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Like most comic strip creators at the time DeBeck must have felt a lot of pressure to get a least one of his major characters into uniform, in spite of the fact both Barney and Snuffy were both obviously too old, undersized and otherwise demonstratively unfit for military duty.  With Snuffy being the most popular he got the nod and I have to hand it to DeBeck; he found a way to get a character so thoroughly repellent and antiauthoritarian  (in a lot of ways Snuffy Smith was a proto-punk) involved in standard Army Game antics without “rehabilitating” him in any way.  And where before Snuffy would settle problems with either physical violence or barely understandable invective here he schemes his way around the rules, revealing a keen intellect.  And I bet the newly conscripted servicemen must have just loved it

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Believe it or not Snuffy even made it to the movies in the remarkably named Hillbilly Blitzkrieg.  See for yourself:

https://www.youtube.com/watch?v=2kSygSx1OGQ

Hillbilly-Blitzkrieg-(1942)-picture-MOV_29d8322e_b


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3 Responses to “COMIC BOOK COMPULSIVE Large Feature Comic #11 — Barney Google and Snuffy Smith”

  1. Larry Rippee Says:

    Thank for the great Barney Google and Snuffy Smith post.

    Many, many, moons ago I acquired a 1941 Barney Google original from the sequence you have on display here.

    I noticed that my original wasn’t signed by Debeck (consistent with the dailies posted here staring around January 20 of 1941). The drawing style—although certainly more than competent– didn’t have the exuberance of Debeck.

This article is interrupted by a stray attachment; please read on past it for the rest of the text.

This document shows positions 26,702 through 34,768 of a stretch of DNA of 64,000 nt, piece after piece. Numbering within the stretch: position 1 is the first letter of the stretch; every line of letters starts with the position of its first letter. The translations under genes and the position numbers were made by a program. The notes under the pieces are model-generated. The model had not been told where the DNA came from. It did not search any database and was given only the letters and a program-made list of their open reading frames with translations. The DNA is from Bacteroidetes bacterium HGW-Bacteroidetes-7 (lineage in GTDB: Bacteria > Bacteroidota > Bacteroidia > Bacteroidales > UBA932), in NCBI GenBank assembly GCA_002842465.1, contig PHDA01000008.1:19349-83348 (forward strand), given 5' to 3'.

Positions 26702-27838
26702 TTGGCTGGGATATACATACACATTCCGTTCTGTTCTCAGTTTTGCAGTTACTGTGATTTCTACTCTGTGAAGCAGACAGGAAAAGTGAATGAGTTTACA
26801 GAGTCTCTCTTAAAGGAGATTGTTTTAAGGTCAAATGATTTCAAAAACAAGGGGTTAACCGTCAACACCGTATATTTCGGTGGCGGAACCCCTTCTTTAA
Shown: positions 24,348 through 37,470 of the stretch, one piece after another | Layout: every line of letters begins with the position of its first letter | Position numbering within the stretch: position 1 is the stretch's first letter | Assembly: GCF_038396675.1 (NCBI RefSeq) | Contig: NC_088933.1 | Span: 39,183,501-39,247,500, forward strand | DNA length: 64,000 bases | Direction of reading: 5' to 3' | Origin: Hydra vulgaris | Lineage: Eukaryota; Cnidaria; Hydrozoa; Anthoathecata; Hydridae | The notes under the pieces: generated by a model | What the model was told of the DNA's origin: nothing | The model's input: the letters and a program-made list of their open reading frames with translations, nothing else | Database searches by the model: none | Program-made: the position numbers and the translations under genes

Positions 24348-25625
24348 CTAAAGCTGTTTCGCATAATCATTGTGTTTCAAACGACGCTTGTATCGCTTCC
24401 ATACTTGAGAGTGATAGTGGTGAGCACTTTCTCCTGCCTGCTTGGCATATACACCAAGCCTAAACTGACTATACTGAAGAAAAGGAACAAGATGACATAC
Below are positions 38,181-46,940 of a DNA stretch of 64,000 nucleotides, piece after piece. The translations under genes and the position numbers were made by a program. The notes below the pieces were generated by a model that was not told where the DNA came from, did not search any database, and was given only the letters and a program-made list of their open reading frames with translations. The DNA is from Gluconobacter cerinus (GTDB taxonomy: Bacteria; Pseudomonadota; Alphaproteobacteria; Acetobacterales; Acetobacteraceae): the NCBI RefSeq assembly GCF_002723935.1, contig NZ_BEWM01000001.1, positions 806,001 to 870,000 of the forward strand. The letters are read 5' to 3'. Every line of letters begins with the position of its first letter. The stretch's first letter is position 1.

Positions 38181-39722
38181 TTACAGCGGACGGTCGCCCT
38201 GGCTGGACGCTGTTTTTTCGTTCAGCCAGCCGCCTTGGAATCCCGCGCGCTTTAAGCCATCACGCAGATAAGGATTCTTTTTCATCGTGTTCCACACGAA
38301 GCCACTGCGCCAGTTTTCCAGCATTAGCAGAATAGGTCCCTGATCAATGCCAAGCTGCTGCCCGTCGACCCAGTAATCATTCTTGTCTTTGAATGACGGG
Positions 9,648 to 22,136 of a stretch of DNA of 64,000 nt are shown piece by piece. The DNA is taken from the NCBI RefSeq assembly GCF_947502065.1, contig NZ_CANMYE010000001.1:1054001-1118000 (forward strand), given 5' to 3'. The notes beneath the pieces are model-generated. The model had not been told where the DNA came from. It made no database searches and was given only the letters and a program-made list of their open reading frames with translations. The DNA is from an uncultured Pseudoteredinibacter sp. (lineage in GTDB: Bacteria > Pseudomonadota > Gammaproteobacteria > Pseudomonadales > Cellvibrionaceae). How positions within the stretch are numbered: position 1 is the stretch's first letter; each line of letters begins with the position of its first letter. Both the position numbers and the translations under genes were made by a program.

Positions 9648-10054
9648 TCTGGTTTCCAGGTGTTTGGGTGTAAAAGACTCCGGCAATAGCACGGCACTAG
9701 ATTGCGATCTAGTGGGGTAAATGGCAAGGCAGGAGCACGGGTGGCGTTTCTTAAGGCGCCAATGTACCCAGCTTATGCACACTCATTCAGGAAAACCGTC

All of this aroused my curiosity at the time so I asked Bill Blackbeard about this. He told me that Debeck wouldn’t sign pieces he didn’t work on.

    Which suggested my original was by a ghost artist. There were a few likely suspects –Fred Laswell, Paul Fung, Joe Musial.

    The whole thing remained a mystery for me for a couple of decades.
    The answer finally came by way of Brian Walker’s book “Barney Google and Snuffy Smith”.

    Walker says about this early 1941 series: “This six-week episode was written and drawn entirely by Fred Laswell—his first “solo” assignment.”

    So for the latter half of this story, DeBeck simply handed the whole thing over to Laswell. (Of course Laswell later took formal control of the strip after DeBeck’s death in 1942).

    Again, thanks for posting. It was great to finally get a chance to read the full continuity.

    -Larry Rippee

  2. Steve Bennett Says:

    Thanks for the comment — and the information. I’m always ready to be educated.
    Steve Bennett

  3. ethan young Says:

    Parlor, Bedroom & Sink is a parody of Little Orphan Annie. Think about it.

    In the late 60s there was a singing group called Bunky & Jake – their first lp was ‘For Heaven’s Sake.’ They were pretty good, with a minor hit called ‘Uncle Henry’s Basement.”

I.T.C.H is looking forward to your thoughts. Please, no flame. Thanks!